Welcome to 1401 Princeton
We are excited to introduce to you a new arm of Niche Homes, Niche Development. When we first saw this property, the immediate words that came to mind were, “quintessential Yalecrest.” Dave and I thought we’d embark on this new journey and try restoring this beautiful historic home, built in 1929. It’s had three previous owners. We are the fourth.
Beautiful double brick Tudor, this home was built in the Depression era. And with all the accoutrements of a wealthy home for its time period. The quality and craftsmanship in this home is unparalleled. It’s not just the brick work, it’s the leaded paned windows on the front facade, throughout the main floor and the upper floors. It’s got a lot of charm and a lot of potential. But it needs a lot of work. Today we are going to share some of the challenges and possibilities of remodeling a historic home.
Preserving Leaded Windows
As we go about restoring a historic home, we want to keep as many of the original components as possible. We’ve been working hand in hand with the historic district of Salt Lake City, particularly to keep our leaded windows. And we are partnering with a local company, Beehive Glass.
It’s a labor of love to pull out these windows. You have to pull them out by hand and reset them into the window panes. It’s a lot of work and a lot of labor. It’s old glass and glass moves. But this is also water-cooled glass, which makes the process a little more tenuous.
Updating Electrical and HVAC
The home really hasn’t been touched since 1973, and we need to update some essential elements such as central air and heat. All of the electrical is knob and tube. And we can show you where there’s score marks in the wood. We believe this house probably got close to being caught on fire three different times. All the systems need an upgrade. The mechanical servicing needs an upgrade. And the boiler is an original coal fire burner. It’s a fun piece, but it ultimately needs to come out.
Adapting to a Modern Layout
These old tudor homes are boxy. The typical layout was a center hallway, center stairway and as many rooms as possible branching off. But today’s home needs to have an open layout. It needs to have flow, lighter stairs, and better access to the different levels. And so we’re going to have to do a fundamental rethink on the layout throughout this home in order to unlock all that hidden potential. It may affect if our home does or does not get historic certification, but updating the stairs is a major part of updating a home to meet a modern lifestyle.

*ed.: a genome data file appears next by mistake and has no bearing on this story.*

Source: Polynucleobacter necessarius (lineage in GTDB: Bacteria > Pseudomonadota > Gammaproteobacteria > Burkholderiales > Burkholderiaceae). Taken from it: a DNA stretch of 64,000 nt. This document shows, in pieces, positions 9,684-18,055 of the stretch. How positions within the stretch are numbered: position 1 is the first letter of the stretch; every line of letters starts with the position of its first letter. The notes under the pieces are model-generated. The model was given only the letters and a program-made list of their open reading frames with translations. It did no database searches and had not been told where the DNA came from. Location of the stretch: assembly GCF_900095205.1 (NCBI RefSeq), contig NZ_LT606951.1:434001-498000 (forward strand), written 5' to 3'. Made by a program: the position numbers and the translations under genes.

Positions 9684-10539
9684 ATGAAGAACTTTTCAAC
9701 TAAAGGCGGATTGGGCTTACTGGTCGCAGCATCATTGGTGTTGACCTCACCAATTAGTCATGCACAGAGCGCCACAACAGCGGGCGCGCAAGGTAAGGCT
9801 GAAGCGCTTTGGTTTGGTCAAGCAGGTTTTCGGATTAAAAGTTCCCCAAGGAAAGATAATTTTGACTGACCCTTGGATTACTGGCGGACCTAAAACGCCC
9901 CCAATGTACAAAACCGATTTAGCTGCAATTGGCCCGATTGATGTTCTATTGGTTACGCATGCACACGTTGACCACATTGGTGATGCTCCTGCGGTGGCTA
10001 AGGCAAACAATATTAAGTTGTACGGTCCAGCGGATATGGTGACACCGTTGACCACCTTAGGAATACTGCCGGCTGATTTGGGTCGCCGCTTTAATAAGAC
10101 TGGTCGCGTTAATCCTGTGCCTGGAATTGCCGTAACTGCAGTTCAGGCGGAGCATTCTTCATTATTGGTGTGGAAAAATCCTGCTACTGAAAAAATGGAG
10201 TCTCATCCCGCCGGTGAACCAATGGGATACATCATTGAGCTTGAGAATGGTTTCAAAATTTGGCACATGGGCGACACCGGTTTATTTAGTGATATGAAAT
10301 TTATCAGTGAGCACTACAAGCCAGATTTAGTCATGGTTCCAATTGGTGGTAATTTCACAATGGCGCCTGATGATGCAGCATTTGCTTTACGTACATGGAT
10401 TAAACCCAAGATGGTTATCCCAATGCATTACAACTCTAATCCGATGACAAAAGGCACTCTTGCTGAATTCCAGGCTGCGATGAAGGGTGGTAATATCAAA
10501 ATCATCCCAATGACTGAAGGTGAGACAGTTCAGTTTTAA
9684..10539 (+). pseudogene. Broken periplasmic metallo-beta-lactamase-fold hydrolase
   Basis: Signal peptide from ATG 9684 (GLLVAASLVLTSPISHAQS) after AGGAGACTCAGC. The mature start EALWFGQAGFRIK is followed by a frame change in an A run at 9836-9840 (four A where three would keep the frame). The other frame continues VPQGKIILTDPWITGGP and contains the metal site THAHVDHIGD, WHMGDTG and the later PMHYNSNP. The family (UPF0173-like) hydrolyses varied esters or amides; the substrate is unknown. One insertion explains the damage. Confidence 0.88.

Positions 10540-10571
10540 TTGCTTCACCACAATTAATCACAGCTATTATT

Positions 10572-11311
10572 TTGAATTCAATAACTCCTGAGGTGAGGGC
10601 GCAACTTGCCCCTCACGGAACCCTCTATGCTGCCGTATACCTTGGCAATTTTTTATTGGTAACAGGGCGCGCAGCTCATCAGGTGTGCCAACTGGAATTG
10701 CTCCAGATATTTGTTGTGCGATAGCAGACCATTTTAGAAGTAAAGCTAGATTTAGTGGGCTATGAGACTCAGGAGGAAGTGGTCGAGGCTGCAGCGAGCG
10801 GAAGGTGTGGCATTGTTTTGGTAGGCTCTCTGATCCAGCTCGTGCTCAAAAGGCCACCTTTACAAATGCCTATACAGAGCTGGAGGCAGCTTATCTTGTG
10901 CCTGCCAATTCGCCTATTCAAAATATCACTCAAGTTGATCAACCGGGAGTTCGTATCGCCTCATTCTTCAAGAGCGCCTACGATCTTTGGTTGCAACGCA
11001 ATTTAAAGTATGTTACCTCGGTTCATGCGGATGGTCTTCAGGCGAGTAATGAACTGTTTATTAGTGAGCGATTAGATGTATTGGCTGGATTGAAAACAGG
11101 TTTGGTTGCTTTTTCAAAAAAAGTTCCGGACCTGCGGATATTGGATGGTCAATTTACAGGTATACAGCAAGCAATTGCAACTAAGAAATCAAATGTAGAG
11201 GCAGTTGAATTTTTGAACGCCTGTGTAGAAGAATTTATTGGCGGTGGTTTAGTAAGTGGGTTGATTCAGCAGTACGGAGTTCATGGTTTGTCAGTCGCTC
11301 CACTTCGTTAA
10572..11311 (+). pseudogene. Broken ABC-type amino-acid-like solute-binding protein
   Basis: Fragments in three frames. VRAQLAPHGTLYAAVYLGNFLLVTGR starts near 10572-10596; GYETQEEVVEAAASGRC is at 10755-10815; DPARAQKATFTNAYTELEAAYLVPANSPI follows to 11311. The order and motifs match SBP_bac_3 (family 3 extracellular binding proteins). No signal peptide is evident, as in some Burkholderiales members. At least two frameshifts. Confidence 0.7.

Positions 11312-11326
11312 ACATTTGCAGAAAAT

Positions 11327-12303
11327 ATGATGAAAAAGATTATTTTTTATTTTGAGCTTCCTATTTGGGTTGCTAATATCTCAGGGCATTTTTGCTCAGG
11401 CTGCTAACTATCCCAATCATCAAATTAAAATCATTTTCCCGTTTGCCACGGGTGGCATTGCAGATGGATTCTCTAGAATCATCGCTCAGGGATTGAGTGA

Preserving Historic Details
In the front room is a beautiful, eye-catching original fireplace with stunning tilework. The insert will be removed, as well as the black metalwork and mantle which are not original. It’s difficult to find craftsmanship like this. And it’s also difficult to find it in this good of shape.
We also intend to clean up, replace some components of the original sconces throughout the home and dip them in bronze.
Improving Comfort and Safety
One of the things we’re doing to make this home more conducive to a modern lifestyle is adding insulation and sealing it up. There are closed foam spraying products that add a really strong R-value of 7 per inch or so. We plan to spray this into the walls and attic for insulation. And also because all the interior walls are going to be furred and seismically updated, we’ll have an opportunity to spray and slate those as well. And that should add substantially to the home’s insulation capability, reduce utilities and improve overall comfort.
Dave intentionally wanted to do the demolition at 1401 Laird himself. You get to know the bones of the house during the demo. You get a look at the walls and how the brickwork and the ceiling joists run together. You see the roof lines and inspect to see if any water came into the home. You don’t really know what you’re getting into until you really see the bones of the home; you get to know the space really well. And different ideas come to you of how to unlock the real value in the layout as you spend time working the room and thinking through the space.
A big obstacle in restoring a historic home is the budget. You have to buy it at the right price. This home originally was priced really high because of its location. It does have a lot of value, but most people are not able or willing to put it in the sweat equity and open things up to maximize its potential.
Thank you for joining us today as we’ve shared some of the challenges and possibilities of remodeling a historic home. Visit our construction page for more videos and photos. And check back again soon for more updates on our Niche Development project at 1401 Princeton!